A Day in the Monsoon Swell

By | August 23, 2017

A Day in the Monsoon Swell

Somewhere between the beginning of October and end of December comes a time where the small surfing community of Auroville wakes up before the break of dawn for the same reason: to manifest themselves in the strong monsoon swells formed by the rough cyclones which are fuelled by the warm oceans off the East Coast of India.

Throughout the majority of the year the flame that burns inside of us is dormant, sustained only by a few South swells that manage to survive passing Sri Lanka. Now, though, during these monsoon months where low pressure depressions spring up on the maps every week or two, now is when our flames burst into life until they are huge infernos of ecstatic and pure energy.

Our eyes search the horizon as it lights up with a rush of fresh energy from the sun who gave the wind its strength to raise and nurture the big, clumsy swells.

As soon as there is enough light for the eye to read the waves, we come out of our thick sweaters and rain jackets, allowing our bodies to slowly become a part of nature itself. The biting drops of water eat away at the warmth which the artificial materials had previously given us. The crisp gusts of air make our skin form up into bumps and constrict our blood vessels as we try to hold in as much warmth as we can.

At first my body and mind reject the thought of going in; but as my feet sink into the cold, wet sand and my eyes lock onto the swell that I have been waiting for all year, my mind melts into the present, and everything else drifts away.

Surfing during the winter and monsoon months in India, old memories, good friends, good waves, and great surroundings all come together to make some of the best experiences that can ever be had. One reason for this is the energy brought upon us by two of the biggest factors of our environment merging together: the air and the ocean. They change our point-of-view of things and show us how small we really are.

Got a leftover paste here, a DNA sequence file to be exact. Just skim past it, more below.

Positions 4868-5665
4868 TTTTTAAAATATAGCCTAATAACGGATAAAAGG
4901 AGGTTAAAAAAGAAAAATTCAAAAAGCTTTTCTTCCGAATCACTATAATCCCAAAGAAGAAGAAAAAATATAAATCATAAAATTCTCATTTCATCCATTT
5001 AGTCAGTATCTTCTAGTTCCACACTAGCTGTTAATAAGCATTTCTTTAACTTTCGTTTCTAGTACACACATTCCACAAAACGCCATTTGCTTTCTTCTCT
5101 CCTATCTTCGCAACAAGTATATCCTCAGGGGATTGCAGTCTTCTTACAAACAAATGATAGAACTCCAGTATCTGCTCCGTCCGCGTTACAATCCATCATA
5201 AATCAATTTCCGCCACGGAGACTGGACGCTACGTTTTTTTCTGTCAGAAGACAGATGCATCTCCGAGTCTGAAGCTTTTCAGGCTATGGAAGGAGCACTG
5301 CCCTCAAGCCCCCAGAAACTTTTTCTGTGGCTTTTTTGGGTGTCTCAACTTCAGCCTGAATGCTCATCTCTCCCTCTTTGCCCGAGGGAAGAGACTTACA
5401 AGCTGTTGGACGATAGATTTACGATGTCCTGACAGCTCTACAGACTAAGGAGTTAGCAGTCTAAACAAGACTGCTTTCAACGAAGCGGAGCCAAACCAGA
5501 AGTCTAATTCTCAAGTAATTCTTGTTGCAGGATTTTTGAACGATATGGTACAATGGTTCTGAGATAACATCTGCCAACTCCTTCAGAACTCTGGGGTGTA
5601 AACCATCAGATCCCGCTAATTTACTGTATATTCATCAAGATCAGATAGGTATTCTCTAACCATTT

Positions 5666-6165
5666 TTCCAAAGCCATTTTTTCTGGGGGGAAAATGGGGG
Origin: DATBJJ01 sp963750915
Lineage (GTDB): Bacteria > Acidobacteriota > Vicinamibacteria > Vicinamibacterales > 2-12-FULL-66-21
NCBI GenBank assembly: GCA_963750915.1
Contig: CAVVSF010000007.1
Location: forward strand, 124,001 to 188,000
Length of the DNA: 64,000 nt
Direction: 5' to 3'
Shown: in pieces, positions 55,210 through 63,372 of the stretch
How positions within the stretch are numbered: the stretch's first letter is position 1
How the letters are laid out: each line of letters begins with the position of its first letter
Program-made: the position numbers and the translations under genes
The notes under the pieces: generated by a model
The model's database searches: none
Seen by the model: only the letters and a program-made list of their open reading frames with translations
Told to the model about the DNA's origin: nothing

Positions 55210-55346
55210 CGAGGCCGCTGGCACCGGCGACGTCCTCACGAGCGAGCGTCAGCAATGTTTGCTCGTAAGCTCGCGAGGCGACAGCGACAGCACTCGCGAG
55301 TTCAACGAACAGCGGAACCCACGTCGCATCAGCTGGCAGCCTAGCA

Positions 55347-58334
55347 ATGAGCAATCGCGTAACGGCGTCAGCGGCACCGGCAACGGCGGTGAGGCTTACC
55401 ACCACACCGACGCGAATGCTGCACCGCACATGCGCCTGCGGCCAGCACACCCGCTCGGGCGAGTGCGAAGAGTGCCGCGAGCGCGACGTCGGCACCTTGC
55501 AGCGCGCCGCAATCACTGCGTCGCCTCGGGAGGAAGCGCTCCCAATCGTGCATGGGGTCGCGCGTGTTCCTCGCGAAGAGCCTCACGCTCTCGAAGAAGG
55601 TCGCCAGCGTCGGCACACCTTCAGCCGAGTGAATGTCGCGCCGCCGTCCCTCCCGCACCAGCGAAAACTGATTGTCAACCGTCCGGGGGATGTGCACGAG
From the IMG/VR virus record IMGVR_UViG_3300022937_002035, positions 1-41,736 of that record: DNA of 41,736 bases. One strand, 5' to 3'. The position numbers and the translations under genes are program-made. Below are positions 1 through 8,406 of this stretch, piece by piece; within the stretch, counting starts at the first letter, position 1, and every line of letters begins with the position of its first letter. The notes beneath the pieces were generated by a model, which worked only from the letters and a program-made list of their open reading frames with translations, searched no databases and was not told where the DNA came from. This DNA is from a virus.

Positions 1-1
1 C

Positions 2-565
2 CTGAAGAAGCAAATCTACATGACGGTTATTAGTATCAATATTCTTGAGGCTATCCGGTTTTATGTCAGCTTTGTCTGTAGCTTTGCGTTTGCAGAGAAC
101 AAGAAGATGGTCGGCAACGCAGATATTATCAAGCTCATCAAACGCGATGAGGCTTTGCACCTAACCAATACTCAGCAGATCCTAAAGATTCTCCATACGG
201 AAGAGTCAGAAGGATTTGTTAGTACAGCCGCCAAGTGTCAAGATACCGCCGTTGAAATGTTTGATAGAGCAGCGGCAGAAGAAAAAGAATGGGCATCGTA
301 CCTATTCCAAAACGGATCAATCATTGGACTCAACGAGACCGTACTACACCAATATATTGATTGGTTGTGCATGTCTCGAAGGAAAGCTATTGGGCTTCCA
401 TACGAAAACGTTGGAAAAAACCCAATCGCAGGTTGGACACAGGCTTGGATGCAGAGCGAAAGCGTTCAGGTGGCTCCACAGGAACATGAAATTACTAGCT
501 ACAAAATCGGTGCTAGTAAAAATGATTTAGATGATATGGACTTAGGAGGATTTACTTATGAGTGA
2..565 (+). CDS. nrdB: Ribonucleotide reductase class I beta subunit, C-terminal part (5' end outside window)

As soon as the water reaches my waist I place my board on the surface and launch myself forward towards the oncoming waves. As I slowly make progress towards the open ocean (the outside) the white waters become bigger and bigger, each wave pushing with more power than the previous.

The breakers approaching, I do my best to time it so that I can pass untouched by them. I barely miss the last one as it breaks on top of my toes, halfway through my “duck dive” (a technique to pass both body and surfboard underneath the crashing waves). The buoyancy of my surfboard pushes me out the other side where I paddle to find a suitable take-off spot.

Then comes the rush of adrenaline as I drop down to the bottom of the wave, the speed increasing with every instant. Once at the bottom my fins dig deep into the water, giving me the traction to project myself down the line. I give in a couple extra pumps to maximise my velocity and I crouch, holding myself as close to the growing face of the wave as I can. Within a second the lip of the wave throws itself overhead. My mind is then calm and I am in a different state. Thoughts no longer come in the form of words, but as emotions, instincts and impulses. What might be a couple seconds feel like an eternity as the wave envelopes me within itself, the exit moving ever further away.

I pull my surfboard up higher on the face as the ‘foam monster’ reaches from below to devour me. Now out of its reach I gain speed, moving towards the cavern entrance. The intensity of the light is increasing. “I’m out,” I think to myself. But the wave has a different plan for me, and shutting down in the last second swallows me whole, pressing me on the sandy bottom.

For a good part of the day then, we stay in the water, exchanging waves and trying new manoeuvres as we toy with the surf, which seems glad to spend some time with us; although we maintain vigilance, for at any moment the surf could sweep us off our boards and send us flying to the bottom of the sea, where we lose orientation as it, in turn, plays with us, throwing our limbs in whichever direction it sees fit. It loses interest soon enough though, letting us escape back to the surface.

The connection between the natural elements, our minds and bodies grows almost too strong for our small, infant-like selves. We are forced to sever the link, letting the final exchanges of emotions take place between us as the sun sets off to see what the rest of the earth is up to. We slowly head back to our warm and cozy dwellings, with new memories we will treasure for the rest of the year.

By Perceval Fayon